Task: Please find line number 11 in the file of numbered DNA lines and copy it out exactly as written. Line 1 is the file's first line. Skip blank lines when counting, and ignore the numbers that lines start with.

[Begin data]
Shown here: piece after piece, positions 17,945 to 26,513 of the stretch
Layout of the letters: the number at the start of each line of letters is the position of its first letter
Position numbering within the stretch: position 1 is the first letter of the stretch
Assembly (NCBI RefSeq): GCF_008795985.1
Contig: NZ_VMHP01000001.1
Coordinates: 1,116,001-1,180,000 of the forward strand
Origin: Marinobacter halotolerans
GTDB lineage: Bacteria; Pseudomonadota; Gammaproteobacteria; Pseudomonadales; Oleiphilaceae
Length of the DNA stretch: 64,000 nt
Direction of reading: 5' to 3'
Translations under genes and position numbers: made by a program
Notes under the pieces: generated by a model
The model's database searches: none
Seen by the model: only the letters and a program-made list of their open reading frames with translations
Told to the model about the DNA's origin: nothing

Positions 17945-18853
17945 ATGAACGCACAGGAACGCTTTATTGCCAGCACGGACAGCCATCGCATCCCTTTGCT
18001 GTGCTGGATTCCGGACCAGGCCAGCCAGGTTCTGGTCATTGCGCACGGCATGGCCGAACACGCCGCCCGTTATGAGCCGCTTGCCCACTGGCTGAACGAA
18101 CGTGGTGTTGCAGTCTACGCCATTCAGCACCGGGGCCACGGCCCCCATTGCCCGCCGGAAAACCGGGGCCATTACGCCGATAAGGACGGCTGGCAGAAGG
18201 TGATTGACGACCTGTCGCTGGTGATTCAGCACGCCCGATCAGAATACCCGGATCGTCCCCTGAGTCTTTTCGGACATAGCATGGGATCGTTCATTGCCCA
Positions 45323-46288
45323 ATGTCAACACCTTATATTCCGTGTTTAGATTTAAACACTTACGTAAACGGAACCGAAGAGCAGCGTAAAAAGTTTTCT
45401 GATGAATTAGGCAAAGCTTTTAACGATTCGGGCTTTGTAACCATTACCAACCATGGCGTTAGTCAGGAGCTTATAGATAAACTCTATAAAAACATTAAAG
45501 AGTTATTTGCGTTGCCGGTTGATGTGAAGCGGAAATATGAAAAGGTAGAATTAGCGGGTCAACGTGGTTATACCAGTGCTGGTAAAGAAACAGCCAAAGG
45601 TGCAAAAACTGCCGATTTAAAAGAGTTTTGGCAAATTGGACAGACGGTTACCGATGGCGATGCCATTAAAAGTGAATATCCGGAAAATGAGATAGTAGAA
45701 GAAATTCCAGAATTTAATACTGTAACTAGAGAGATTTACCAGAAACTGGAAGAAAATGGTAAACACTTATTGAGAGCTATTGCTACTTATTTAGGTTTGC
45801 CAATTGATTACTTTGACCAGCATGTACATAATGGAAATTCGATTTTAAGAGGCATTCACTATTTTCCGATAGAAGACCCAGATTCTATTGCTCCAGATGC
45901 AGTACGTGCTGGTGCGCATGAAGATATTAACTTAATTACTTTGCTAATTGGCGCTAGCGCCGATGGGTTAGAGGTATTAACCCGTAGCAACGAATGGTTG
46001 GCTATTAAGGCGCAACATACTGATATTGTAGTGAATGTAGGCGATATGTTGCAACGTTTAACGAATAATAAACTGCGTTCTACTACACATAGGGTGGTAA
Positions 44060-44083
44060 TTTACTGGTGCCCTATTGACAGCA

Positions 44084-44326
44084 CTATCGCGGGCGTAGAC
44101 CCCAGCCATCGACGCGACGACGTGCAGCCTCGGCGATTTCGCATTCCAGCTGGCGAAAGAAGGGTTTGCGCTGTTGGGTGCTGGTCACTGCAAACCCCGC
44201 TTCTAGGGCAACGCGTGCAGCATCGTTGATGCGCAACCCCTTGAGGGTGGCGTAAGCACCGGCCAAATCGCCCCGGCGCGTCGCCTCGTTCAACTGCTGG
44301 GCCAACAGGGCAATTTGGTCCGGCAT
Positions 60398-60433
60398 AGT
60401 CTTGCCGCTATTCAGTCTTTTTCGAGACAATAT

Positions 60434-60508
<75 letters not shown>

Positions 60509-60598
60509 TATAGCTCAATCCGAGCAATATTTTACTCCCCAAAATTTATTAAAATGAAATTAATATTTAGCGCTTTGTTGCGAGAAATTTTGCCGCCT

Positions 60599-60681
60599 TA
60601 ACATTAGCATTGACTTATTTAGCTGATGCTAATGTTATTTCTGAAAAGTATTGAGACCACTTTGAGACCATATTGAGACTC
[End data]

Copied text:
Translations under genes and position numbers: made by a program